MANILA, Philippines — The Department of Environment and Natural Resources (DENR) has established an interim office as part of efforts to step up enforcement of environmental laws.
Environment Secretary Roy Cimatu has signed an order establishing the Environmental Law Enforcement and Protection Service (ELEPS).
The DENR said ELEPS would act as an interim unit while the agency waits for Congress to approve a bill to create an Environmental Protection and Enforcement Bureau (EPEB).
“The department has many laws to implement, but we lack enforcement. Pending passage of the EPEB Bill, Secretary Cimatu has ordered the establishment of ELEP to protect our forests and other natural resources,” said Jonas Leones, DENR Undersecretary for Policy, Planning and Business. international.
Under the administrative order, ELEPS will cover the enforcement of environmental laws as listed in the Rules of Procedure of the Supreme Court for Environmental Cases such as Land Laws, Coastal, Marine and Aquatic Resources Laws as well than air law.
The DENR said the ELEPS would encompass the department’s existing enforcement units, such as the Environmental Protection and Enforcement Task Force, the Philippine Ivory and Illegal Wildlife Operations Group. and other application working groups.
DENR offices and attached agencies will also maintain close coordination with ELEPS in networking with national and international organizations that deal with environmental crimes.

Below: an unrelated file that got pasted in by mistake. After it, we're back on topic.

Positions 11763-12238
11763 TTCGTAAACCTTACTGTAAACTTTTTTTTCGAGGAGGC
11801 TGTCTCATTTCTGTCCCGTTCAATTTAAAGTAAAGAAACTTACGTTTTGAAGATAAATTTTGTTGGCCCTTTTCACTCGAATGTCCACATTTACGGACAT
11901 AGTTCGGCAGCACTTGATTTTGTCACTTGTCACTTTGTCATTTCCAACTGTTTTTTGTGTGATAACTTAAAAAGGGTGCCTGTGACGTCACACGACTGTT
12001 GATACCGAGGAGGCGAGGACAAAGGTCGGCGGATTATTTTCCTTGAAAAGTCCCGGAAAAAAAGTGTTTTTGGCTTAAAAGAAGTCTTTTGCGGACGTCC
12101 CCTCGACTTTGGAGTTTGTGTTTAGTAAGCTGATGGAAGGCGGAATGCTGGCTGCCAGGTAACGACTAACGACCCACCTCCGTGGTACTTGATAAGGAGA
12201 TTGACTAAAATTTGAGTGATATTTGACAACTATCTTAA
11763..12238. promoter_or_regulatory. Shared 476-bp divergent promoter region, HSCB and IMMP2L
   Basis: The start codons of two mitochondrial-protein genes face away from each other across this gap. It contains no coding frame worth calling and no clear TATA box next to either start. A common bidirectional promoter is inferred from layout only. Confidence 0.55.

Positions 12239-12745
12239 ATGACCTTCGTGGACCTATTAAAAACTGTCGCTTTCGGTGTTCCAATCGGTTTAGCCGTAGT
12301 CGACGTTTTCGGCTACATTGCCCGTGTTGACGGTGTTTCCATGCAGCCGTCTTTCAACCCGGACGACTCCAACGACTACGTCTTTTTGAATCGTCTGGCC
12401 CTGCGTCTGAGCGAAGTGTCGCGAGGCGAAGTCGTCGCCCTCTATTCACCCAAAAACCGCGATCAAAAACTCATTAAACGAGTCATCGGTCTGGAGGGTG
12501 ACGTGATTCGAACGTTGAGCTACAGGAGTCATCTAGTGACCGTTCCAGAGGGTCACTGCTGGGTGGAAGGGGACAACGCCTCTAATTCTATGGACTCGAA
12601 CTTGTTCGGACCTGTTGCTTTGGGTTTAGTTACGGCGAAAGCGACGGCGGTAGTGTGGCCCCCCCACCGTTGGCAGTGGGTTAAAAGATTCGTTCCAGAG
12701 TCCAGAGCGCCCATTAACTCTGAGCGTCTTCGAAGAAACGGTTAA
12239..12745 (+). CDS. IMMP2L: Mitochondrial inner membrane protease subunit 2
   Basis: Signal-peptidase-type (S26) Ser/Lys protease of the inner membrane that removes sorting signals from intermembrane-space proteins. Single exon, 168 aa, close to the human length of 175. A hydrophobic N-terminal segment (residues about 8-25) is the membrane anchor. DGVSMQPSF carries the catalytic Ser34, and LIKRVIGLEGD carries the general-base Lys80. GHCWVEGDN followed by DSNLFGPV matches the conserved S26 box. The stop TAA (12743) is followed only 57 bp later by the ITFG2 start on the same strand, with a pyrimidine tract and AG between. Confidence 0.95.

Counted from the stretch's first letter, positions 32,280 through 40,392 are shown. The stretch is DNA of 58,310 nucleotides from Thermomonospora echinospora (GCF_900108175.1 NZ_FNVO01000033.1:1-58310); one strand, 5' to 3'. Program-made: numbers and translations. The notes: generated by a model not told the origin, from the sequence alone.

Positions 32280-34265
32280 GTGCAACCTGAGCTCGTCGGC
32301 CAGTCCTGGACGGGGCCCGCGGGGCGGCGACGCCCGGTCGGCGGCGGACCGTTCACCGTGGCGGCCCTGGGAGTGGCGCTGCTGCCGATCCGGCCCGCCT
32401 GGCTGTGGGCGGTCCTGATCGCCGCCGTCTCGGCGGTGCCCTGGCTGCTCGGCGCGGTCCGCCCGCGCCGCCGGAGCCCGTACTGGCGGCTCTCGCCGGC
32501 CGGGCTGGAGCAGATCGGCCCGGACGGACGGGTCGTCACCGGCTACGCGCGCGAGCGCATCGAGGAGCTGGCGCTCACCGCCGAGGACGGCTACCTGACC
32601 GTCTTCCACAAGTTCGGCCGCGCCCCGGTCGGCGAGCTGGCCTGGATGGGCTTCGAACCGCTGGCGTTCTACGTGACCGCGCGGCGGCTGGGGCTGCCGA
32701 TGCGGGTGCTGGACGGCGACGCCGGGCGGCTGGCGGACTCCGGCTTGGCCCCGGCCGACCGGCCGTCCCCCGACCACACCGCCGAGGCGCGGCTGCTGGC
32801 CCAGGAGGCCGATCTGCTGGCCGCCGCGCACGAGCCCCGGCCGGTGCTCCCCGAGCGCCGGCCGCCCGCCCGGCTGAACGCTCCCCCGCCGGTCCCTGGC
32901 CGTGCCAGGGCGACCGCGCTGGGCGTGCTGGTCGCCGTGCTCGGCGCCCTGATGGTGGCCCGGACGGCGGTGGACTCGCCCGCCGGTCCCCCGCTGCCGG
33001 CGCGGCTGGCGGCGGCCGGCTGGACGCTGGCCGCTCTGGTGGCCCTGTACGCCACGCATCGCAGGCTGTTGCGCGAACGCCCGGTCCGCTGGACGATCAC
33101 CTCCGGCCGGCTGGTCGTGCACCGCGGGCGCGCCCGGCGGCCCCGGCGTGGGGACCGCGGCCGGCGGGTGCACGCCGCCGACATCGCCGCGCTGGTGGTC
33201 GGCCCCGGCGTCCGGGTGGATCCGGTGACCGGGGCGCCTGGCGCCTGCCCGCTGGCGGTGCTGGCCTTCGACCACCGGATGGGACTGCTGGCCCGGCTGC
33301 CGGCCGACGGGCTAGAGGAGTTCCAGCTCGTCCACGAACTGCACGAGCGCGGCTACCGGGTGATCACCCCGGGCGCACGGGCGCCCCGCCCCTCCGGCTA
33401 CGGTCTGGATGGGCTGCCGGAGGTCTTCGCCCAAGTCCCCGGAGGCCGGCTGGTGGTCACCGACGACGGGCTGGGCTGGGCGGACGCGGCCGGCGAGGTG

“ELEPS has end-to-end functions, from enforcement, stopping violations, arrests, managing confiscated items, investigating, preparing for the prosecution of environmental criminals to executing decisions by the court,” the DENR said.
ELEPS is also responsible for coordinating with the Department of Justice, Philippine National Police, Armed Forces of the Philippines, National Bureau of Investigation, and government owned and controlled companies to help combat environmental crimes.
Cimatu said the creation of ELEPS is also meant to empower and protect DENR law enforcement.
“We have a growing number of deceased environmental heroes. This is the seriousness with which we take our work here at DENR. I hope that no more lives will be lost because of the defense of our environment,” Cimatu said.
Under the administrative order, ELEPS officers will be equipped with firearms and protective gear issued by the agency. They will also undergo capacity building training to effectively perform their duties.
“Through ELEPS, law enforcement officers will be able to conduct intelligence operations, issue notices to appear for investigation, as well as implement cease and desist orders, closure orders, Notices of Violation and DENR Enforcement Guidelines for gross violations, among others,” the DENR said.